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Beyond the visual, emotional, and sexual response in games, there is an even more primal desire in humans: to recognise patterns and finish tasks. The best example here is from real-time strategy games, where a gamer invests time in building up a fortune or amassing an army, and then feels obligated to finish the level. The same concept applies to gambling, where someone might play a slot machine for ten minutes, investing time and money, and then feel obligated to keep playing.
“We are generally competitive by nature,” says Bill Jenk, co-founder of Scientific Learning and BrainSparkLearning.com, companies that aim to improve brain capability using educational games. “A sense of movement and accomplishment generally makes us feel good about ourselves.”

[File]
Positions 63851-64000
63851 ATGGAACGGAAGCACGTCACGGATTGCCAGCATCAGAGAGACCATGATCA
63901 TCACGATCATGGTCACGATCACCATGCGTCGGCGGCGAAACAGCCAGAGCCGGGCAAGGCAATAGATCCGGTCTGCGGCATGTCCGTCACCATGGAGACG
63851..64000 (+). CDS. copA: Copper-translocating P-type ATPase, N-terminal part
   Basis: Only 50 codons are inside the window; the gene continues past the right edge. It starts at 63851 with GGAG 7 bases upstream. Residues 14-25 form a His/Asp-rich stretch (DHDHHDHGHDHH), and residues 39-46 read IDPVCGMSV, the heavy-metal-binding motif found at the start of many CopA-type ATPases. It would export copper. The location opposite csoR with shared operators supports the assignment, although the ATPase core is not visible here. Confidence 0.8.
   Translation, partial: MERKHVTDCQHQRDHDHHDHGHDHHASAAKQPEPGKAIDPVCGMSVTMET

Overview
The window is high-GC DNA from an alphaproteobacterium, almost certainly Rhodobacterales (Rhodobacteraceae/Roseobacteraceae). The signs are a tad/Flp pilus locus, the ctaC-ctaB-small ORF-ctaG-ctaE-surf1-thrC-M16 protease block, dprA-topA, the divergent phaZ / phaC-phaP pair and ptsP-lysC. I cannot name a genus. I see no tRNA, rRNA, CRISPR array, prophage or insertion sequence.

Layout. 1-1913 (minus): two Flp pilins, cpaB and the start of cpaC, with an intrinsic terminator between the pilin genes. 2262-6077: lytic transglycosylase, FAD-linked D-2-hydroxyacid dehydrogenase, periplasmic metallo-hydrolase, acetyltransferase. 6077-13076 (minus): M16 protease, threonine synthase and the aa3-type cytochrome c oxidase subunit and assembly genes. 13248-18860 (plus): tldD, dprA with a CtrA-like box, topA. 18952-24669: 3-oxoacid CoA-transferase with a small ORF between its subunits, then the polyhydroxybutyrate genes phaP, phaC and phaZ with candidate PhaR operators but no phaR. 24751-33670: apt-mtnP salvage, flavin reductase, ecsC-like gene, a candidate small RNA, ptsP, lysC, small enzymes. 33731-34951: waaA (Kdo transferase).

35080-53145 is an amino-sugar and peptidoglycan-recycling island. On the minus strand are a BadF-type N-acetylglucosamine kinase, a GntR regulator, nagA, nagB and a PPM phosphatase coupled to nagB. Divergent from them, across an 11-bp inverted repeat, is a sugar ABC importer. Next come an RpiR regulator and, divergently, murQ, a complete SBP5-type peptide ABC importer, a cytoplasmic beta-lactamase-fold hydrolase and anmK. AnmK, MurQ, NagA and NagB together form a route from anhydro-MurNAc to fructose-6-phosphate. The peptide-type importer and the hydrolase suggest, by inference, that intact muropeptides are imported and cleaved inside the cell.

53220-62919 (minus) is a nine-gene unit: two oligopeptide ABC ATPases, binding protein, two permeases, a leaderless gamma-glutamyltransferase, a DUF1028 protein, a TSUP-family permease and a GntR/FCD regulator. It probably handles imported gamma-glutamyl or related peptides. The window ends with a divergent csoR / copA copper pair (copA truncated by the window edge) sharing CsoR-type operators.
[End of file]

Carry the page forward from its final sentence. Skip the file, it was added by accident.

“The human mind, seeking to make sense of reality, and searching out patterns to help organise information, constructs its own personal map of metaphors that is continually expanding and evolving with experience,” says Masinter, explaining that there is an innate desire in us to organise the world. This is borne out in brain scans that show how the hippocampus and other parts of the brain tend to organise information. Jenk says the human brain is unique in that it is constantly looking for ways to make sense out of chaos, completing tasks as a way to organise the world.